This mice and cell study of the non-hallucinogenic LSD analogue 2-bromo-LSD (2-Br-LSD) found it to be a partial agonist at the 5-HT2A receptor but it doesn’t activate the 5-HT2B receptor associated with cardiac valvulopathy (disease of heart valves). It also does not induce tolerance and has been shown to promote neuronal structural plasticity and active coping behaviour in mice. Additionally, 2-Br-LSD reverses the effects of chronic stress. These findings suggest that 2-Br-LSD may have therapeutic potential for mood disorders and other indications.
“Hallucinations limit widespread therapeutic use of psychedelics as rapidly acting antidepressants. Here we profiled the non-hallucinogenic lysergic acid diethylamide (LSD) analog 2-bromo-LSD (2-Br-LSD) at more than 33 aminergic G protein-coupled receptors (GPCRs). 2-Br-LSD shows partial agonism at several aminergic GPCRs, including 5-HT2A, and does not induce the head-twitch response (HTR) in mice, supporting its classification as a non-hallucinogenic 5-HT2A partial agonist. Unlike LSD, 2-Br-LSD lacks 5-HT2B agonism, an effect linked to cardiac valvulopathy. Additionally, 2-Br-LSD produces weak 5-HT2A β-arrestin recruitment and internalization in vitro and does not induce tolerance in vivo after repeated administration. 2-Br-LSD induces dendritogenesis and spinogenesis in cultured rat cortical neurons and increases active coping behavior in mice, an effect blocked by the 5-HT2A-selective antagonist volinanserin (M100907). 2-Br-LSD also reverses the behavioral effects of chronic stress. Overall, 2-Br-LSD has an improved pharmacological profile compared with LSD and may have profound therapeutic value for mood disorders and other indications.“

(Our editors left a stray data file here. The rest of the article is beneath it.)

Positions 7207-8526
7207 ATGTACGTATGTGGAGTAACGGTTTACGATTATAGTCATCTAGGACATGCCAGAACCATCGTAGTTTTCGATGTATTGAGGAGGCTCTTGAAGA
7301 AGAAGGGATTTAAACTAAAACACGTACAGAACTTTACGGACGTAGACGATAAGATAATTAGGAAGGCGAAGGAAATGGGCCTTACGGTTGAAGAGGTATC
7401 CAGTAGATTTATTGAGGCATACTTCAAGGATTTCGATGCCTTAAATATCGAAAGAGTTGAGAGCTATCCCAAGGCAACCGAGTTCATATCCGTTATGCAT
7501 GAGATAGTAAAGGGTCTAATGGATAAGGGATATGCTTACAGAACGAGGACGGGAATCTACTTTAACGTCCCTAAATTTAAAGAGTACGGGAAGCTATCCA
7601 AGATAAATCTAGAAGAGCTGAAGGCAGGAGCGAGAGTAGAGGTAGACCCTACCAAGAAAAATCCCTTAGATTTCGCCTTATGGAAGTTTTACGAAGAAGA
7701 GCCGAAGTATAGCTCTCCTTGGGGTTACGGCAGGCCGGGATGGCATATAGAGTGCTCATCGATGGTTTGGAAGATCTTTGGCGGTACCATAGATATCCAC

Authors: Vern Lewis, Emma M. Bonniwell, Janelle K. Lanham, Abdi Ghaffari, Hooshmand Sheshbaradaran, Andrew B. Cao, Maggie M. Calkins, Mario Alberto Bautista-Carro, Emily Arsenault, Andre Telfer, Fatimeh-Frouh Taghavi-Abkuh, Nicholas J. Malcolm, Fatema El Sayegh, Alfonso Abizaid, Yasmin Schmid, Kathleen Morton, Adam L. Halberstadt, Argel Aguilar-Valles, John D. McCorvy
Summary of A non-hallucinogenic LSD analog with therapeutic potential for mood disorders
Current pharmacotherapies for major depressive disorder and anxiety disorders have drawbacks, including delayed therapeutic onset, chronic dosing, and large numbers of treatment-resistant patients. Psychedelics have been shown to reduce depression and anxiety after only one or two doses.
The therapeutic effects of serotonergic psychedelics are not entirely clear. Still, the intensity of the psychedelic response is closely related to the level of 5-HT2A occupation, and this correlation may reflect a relationship between therapeutic response and target engagement.
Preclinical models show that some psychedelic analogues do not produce behavioural effects associated with hallucinogenic effects, but retain the ability to promote cortical neuritogenesis, similar to established antidepressant drugs.